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Health Bulletin


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  1. #2201
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    Re: Health Bulletin

    Pain threshold rises with altered brain chemistry

    The number of opiate receptors in the brain, critical in the modulation of pain behaviour, increase to combat severe pain in arthritis sufferers, according to a study.

    It has been known for a long time that we have receptors in our brains that respond to natural pain killing opiates such as endorphins, but the researchers at the University of Manchester have now shown that these receptors increase in number to help cope with long-term, severe pain.

    The study also explains as to why some people seem to cope better than others with pain.

    By applying heat to the skin using a laser stimulator, Christopher Brown and his team showed that more the opiate receptors there are in the brain, the higher the ability to withstand the pain.

    The study used Positron Emission Tomography (PET) imaging on 17 patients with arthritis and nine healthy controls to show the spread of the opioid receptors.

    "This is the first time these changes have been associated with increased resilience to pain and shown to be adaptive," Brown said.

    "Although the mechanisms of these adaptive changes are unknown, if we understand how we can enhance them, we may find ways of naturally increasing resilience to pain without the side effects associated with many pain killing drugs," he added.

    Professor Anthony Jones, director of the Manchester Pain Consortium which focuses on improving the understanding and treatment of chronic pain, said, "This is very exciting because it changes the way we think about chronic pain."

    "It may be that some simple interventions can further enhance this natural process, and designing smart molecules or simple non-drug interventions to do a similar thing is potentially attractive."

    "Anything that can reduce reliance on strong medication must be worth pursuing," said Val Derbyshire, a patient with arthritis.

    The paper, 'Striatal opioid receptor availability is related to acute and chronic pain perception in arthritis: Does opioid adaptation increase resilience to chronic pain?', was published in the journal Pain.


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    Re: Health Bulletin

    Found: Protein that could lead to dengue jab

    Researchers have identified a protein that could be targeted to prevent transmission of the dengue virus, an advance that could lead to the development of a vaccine against the deadly in action. An estimated 2 billion people are at risk for being bitten by Aedes mosquitoes and infected with the dengue virus (DENV).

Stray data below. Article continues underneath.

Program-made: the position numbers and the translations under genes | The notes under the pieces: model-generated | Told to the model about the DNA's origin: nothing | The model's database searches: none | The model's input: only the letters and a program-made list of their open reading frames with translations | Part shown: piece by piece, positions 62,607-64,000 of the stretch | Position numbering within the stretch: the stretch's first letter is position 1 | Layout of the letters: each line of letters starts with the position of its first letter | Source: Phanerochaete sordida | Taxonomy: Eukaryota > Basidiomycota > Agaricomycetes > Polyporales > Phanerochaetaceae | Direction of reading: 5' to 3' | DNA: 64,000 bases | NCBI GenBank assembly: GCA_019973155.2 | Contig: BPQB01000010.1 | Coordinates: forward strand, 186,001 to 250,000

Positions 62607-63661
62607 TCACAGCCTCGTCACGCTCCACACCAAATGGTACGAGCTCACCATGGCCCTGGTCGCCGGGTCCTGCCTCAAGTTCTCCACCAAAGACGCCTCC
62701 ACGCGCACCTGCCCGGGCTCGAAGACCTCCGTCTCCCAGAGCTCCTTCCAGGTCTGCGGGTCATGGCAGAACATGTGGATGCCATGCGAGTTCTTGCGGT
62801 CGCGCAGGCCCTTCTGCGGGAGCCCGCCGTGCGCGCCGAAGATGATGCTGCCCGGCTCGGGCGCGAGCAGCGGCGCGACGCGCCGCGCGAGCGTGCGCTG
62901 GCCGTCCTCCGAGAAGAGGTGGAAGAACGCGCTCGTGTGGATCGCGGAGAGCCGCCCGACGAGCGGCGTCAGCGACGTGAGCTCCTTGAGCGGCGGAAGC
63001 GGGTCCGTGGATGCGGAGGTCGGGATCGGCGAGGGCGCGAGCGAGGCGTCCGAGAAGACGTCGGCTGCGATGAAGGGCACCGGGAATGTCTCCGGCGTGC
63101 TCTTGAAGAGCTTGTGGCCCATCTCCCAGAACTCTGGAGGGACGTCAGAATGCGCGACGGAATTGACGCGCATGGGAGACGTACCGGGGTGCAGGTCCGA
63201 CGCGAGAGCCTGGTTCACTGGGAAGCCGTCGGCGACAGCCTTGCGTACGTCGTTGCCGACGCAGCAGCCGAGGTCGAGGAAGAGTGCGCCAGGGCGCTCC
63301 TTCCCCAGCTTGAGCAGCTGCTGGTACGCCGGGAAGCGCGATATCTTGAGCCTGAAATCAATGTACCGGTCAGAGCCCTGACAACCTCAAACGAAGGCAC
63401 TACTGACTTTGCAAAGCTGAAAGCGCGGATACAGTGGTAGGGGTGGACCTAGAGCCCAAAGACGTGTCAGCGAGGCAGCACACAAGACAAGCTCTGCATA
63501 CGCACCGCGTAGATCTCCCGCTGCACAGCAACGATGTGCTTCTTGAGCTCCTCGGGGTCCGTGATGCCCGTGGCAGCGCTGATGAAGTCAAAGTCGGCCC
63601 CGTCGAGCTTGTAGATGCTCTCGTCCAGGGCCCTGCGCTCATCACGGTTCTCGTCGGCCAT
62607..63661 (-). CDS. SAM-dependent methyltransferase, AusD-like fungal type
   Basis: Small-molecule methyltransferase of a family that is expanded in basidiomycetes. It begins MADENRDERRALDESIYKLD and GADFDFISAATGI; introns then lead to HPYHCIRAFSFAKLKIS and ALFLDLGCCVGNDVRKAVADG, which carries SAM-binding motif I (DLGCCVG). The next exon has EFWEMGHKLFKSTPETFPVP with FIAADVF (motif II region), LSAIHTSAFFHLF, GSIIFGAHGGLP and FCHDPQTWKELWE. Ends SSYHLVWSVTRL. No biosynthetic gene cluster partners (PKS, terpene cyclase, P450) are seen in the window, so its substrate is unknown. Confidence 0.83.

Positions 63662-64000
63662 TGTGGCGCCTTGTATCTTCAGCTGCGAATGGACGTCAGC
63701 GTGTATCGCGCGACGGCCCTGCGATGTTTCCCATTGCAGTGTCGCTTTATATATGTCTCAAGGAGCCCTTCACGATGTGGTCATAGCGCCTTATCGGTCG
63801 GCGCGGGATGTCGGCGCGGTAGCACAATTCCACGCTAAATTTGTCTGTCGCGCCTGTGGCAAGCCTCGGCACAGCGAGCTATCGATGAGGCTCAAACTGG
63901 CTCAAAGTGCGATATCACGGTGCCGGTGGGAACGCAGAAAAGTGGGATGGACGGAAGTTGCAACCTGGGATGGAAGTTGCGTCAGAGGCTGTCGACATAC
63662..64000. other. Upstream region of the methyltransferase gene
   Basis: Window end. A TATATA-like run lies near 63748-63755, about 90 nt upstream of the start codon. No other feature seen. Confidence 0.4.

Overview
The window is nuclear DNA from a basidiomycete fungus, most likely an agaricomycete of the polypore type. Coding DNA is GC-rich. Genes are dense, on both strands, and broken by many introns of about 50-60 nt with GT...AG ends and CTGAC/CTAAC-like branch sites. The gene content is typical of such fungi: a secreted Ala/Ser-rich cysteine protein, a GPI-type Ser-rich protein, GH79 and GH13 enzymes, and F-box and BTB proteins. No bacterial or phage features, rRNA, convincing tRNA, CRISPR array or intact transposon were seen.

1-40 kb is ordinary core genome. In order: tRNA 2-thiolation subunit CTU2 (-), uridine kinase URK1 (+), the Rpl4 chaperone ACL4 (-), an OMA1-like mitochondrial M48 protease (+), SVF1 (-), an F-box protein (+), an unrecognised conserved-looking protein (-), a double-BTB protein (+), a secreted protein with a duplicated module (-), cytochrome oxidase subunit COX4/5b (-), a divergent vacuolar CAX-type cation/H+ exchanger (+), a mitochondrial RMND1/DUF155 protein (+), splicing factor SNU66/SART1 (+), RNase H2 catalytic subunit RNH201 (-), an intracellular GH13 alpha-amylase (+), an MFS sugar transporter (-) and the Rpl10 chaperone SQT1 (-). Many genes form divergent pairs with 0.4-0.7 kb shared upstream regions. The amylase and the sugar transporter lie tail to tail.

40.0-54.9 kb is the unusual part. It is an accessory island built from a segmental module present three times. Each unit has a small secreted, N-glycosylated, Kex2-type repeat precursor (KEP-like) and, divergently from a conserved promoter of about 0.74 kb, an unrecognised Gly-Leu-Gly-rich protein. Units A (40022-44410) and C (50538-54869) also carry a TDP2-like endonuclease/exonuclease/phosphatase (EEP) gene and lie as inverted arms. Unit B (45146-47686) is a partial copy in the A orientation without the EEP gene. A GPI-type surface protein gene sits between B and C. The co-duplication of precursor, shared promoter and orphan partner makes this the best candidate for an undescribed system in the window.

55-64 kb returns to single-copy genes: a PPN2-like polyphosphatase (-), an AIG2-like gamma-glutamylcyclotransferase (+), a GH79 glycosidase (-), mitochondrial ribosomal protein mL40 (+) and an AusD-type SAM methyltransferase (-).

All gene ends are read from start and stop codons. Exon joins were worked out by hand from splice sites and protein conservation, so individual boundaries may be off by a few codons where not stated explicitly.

Researchers have found a candidate target for a transmission-blocking vaccine that interferes with virus in ection of the mosquito after t feeds on the blood of infected hosts. Researchers from the University of South Caro ina and Central Michigan University, studied mosquito genes up-regulated during DENV infection as some of them are likely required for virus survival or infection.

    Having previously identified a number of such genes, they here focused on one of them -which they termed CRVP379 -that codes or a putative cysteine-rich venom protein. The researchers found that CRVP379 is required during DENV in ection in mosquito cells and in live mosquitoes, and that there is a direct correlation between the amount of CRVP379 expressed in the mosquito gut (where infection initiates) and the level of DENV infection in the gut and in whole mosquitoes.

    They went on to show that CRVP379 interacts with a protein called prohibitin that is a putative DENV receptor in mosquitoes. When the researchers fed Aedes mosquitoes antibodies able to recognise CRVP379, potentially blocking the interaction of the protein with either DENV or prohibition, they found that this inhibits DENV infection of the mosquitoes. "These results further our understanding of DENV pathogenesis in the mosquito vector and highlight a potential target protein for the creation of a DENV transmission-blocking vaccine to break the host vector transmission cycle," the researchers said.


  3. #2203
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    Re: Health Bulletin

    Birthmarks on the back may hint at spinal disorders, warn doctors


    Riya, 3, was born with a tuft of hair over her back, which her parents thought was a birthmark. However, little did they realize that the child's spine would gradually deviate to one side and leave her almost deformed. During a check-up, an MRI revealed Ria's spinal cord was split into two and tied down by an abnormal bony growth.

    If you notice a patch of hair, discoloured skin or a swelling on the lower back of your newborn, don' t ignore them as mere birthmarks. For all you know, they could be indicators of Tethered Spinal Cord Syndrome (TCS), a neurological disorder caused by tissue attachments that limits movement of the spinal cord within the spinal column, leading to physical deformities.

    Anushka, all of nine months, was born with a skin patch over her lower back. An MRI of the spine revealed a lipoma (abnormal deposition of fat) in the spinal canal and cord that was holding the cord from moving upwards. If not operated upon early, Anushka risked developing weakness in legs, and bowel and bladder disturbances later.

    Says Dr Shibu Pillai, senior consultant and neurosurgery specialist at Mazumdar-Shaw Medical Centre, who treats about 30 TCS patients every year: "TCS is a developmental anomaly occurring early in foetal life. Usually, the development of the embryonic spinal cord begins around the 3rd week of gestation and ends by the 8th week. Simultaneously, the vertebral column grows at a disproportionate rate to the spinal cord, resulting in the ascension of the lower end of the spinal cord (the conus) and elongation of the filum, the fibrous structure that holds the spinal cord in position."

    "Conus reaches adult level by the time the foetus is approximately 3 months old. In case of a problem, it doesn't mature, resulting in TCS. As the child grows, there's mechanical traction on the spinal cord leading to progressive neurological deterioration," he adds.

    Most of these children are born normal, with marks on their lower back but as they age, they manifest neurological deterioration, including gait deterioration, leg weakness, sensory loss, orthopaedic deformities such as scoliosis, foot deformities, bowel and bladder dysfunction.